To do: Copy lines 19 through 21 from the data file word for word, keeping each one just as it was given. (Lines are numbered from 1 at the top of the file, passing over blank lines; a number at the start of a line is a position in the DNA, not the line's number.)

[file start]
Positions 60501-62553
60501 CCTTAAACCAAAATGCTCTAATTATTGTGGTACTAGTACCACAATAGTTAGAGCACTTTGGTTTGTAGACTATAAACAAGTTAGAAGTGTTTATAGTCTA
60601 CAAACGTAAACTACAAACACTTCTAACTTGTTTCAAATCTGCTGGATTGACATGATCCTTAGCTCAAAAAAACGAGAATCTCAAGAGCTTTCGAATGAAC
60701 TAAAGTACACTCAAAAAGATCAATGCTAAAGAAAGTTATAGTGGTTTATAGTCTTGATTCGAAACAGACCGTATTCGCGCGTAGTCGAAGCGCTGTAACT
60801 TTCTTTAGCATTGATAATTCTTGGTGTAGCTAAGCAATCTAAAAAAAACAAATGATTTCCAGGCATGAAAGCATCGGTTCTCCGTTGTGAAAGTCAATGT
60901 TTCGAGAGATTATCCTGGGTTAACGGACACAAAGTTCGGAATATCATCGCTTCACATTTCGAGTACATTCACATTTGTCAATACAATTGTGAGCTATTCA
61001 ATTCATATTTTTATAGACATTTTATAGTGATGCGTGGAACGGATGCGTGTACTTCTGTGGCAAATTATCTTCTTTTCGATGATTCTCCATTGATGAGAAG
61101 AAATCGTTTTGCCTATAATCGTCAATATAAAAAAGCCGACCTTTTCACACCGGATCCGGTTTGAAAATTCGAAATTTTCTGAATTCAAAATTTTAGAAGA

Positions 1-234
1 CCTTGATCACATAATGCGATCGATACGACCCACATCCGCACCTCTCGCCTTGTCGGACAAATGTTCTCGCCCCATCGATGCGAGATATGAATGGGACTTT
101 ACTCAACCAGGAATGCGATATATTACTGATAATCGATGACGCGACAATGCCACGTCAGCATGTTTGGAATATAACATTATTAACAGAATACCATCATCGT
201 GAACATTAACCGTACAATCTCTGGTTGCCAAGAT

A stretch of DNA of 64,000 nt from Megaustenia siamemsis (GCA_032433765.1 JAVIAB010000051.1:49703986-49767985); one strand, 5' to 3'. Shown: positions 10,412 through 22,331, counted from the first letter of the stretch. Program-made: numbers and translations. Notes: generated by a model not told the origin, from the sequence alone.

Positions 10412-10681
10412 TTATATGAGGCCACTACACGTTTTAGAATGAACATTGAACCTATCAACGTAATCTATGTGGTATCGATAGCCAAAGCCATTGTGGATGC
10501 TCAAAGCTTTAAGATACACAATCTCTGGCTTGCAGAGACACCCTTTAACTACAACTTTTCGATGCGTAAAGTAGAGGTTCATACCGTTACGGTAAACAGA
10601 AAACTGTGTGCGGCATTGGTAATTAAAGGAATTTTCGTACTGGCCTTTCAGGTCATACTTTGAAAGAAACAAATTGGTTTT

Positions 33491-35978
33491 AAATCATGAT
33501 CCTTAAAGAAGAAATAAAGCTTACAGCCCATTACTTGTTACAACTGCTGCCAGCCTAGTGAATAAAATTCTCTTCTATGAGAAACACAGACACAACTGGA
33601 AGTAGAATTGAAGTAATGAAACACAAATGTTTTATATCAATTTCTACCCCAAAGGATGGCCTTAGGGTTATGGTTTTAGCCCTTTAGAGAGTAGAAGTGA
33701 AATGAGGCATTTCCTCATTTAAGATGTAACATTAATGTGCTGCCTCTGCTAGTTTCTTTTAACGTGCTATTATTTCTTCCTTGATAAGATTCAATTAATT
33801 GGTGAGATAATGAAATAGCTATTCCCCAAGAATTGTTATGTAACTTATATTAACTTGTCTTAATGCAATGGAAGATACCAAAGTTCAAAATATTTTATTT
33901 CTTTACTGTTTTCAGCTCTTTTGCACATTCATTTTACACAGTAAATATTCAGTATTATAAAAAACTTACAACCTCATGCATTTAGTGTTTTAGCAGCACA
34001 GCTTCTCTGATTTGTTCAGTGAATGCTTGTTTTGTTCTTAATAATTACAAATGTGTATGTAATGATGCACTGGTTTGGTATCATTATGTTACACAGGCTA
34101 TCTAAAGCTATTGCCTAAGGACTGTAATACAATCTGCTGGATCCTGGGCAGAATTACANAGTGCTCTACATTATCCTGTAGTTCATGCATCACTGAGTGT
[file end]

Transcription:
33491 AAATCATGAT
33501 CCTTAAAGAAGAAATAAAGCTTACAGCCCATTACTTGTTACAACTGCTGCCAGCCTAGTGAATAAAATTCTCTTCTATGAGAAACACAGACACAACTGGA
33601 AGTAGAATTGAAGTAATGAAACACAAATGTTTTATATCAATTTCTACCCCAAAGGATGGCCTTAGGGTTATGGTTTTAGCCCTTTAGAGAGTAGAAGTGA